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12 Responses to Since I was last here I have…

  1. wyndham says:

    I’m no expert but that looks fairly elaborate for a bra. Is that not a nightie – or what my mother used to call a dolly?

  2. IsarSteve says:

    Co-incidence… I saw ‘Die Welle’ or The Wave last evening….

    hhmm.. you’re not a teacher are you?

    T’was especially quiet in the ‘Kino’ when it was all over… many seemed stuck to their seats..
    I suppose in Germany, people understand the relevance of it all.
    I do like Jürgen Vogel’s films..
    http://www.film.de/Die-Welle

  3. Marsha Klein says:

    Wyndham: It looks more substantial than it actually is. I was a bit doubtful about bearing my midriff (with good reason!) and so sewed a load of chiffon round the front of my bra to resemble a “baby-doll” nightie and covered the rest of me up with a fleece. However, as 1,000 of the walkers were men, there were some more “interesting” midriffs on show than mine!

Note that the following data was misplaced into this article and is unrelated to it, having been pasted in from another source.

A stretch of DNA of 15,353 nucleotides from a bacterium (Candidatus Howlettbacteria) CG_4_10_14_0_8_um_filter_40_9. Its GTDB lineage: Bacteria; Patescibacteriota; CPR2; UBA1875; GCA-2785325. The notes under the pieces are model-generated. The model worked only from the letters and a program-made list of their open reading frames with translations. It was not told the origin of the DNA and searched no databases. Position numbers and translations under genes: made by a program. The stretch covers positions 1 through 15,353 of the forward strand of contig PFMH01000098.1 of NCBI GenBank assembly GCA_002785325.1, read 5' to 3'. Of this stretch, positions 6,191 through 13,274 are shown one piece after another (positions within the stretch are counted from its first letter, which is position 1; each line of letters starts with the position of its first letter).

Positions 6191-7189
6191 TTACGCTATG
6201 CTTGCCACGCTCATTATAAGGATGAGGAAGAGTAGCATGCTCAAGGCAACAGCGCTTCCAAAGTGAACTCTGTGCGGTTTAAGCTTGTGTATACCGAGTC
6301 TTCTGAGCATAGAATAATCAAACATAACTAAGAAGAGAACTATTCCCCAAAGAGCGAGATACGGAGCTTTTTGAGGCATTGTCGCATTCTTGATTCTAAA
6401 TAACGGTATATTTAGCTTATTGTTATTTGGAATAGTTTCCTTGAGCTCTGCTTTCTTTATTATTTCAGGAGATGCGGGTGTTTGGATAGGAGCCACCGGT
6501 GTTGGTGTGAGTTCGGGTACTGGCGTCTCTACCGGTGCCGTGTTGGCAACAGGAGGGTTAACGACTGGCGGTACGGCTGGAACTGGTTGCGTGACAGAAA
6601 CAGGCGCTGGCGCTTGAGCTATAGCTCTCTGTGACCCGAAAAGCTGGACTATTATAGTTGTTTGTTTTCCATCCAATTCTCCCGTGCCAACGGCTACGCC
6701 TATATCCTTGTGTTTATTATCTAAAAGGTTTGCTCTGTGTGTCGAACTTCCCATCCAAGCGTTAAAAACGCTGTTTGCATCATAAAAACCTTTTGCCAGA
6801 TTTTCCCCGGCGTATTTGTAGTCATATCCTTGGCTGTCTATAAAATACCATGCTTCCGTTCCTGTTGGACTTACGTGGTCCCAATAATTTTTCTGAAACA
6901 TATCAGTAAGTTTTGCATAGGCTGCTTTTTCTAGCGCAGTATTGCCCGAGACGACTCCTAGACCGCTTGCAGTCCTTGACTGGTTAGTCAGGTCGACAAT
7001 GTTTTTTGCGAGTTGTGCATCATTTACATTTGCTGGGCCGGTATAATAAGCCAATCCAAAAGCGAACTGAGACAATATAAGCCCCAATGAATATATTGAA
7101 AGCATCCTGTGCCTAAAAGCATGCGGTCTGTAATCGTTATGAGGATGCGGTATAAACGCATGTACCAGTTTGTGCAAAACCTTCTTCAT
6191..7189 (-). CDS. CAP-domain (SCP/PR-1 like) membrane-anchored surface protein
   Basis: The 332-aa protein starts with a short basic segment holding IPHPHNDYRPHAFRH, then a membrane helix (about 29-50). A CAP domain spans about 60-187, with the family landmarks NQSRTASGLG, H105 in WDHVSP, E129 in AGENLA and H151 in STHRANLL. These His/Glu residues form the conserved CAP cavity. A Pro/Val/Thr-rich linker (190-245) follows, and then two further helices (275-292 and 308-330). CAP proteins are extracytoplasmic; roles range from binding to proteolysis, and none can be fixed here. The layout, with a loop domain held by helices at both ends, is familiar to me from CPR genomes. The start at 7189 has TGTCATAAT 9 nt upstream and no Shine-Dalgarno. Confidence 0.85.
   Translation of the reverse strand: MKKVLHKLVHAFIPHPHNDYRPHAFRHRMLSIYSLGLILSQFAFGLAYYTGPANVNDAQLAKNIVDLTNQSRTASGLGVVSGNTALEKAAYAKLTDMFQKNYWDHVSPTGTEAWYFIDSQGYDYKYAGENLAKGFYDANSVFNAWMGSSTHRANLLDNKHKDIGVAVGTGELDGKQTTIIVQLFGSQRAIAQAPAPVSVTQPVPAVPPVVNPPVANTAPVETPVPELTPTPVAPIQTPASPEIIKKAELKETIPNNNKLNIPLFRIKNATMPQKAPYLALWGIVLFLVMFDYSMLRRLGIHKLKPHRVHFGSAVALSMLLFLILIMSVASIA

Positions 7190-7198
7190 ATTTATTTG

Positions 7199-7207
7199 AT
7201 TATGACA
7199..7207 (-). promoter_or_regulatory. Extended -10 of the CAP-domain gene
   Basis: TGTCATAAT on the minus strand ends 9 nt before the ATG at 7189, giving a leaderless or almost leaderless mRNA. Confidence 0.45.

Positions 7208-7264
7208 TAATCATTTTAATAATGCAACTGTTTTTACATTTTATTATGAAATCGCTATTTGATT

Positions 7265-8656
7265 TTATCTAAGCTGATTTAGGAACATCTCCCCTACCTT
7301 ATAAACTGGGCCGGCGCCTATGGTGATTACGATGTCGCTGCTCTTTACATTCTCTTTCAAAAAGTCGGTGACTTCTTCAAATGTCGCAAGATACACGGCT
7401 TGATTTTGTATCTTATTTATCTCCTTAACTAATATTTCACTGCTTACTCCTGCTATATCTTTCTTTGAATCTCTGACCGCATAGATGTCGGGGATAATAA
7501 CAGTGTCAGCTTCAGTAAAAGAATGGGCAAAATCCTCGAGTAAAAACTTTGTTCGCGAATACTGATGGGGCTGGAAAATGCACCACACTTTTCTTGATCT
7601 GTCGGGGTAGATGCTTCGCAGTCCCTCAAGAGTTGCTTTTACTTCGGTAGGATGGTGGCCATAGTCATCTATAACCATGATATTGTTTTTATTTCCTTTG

IsarSteve: What did you think of it? I really enjoyed it (if “enjoyed” is the right word). I was struck by the fact that the project appealed to the popular, successful kids as much as to the loners and misfits (although as it was a drama, not a documentary I suppose that may have been dramatic licence). Dennis Gansel did a Q & A after the screening and explained that the novel that resulted from the original experiment is a set-text in German schools.
    I also identified with Vogel’s character, courting popularity with his students – it’s a easy trap to fall into with teenagers but, no, I’m not a teacher – nothing so useful, I’m afraid!

  4. sylvia says:

    Ooh – how did the Moonwalk go? What was your time? How did you and your daughter cope with it? Love the outfit!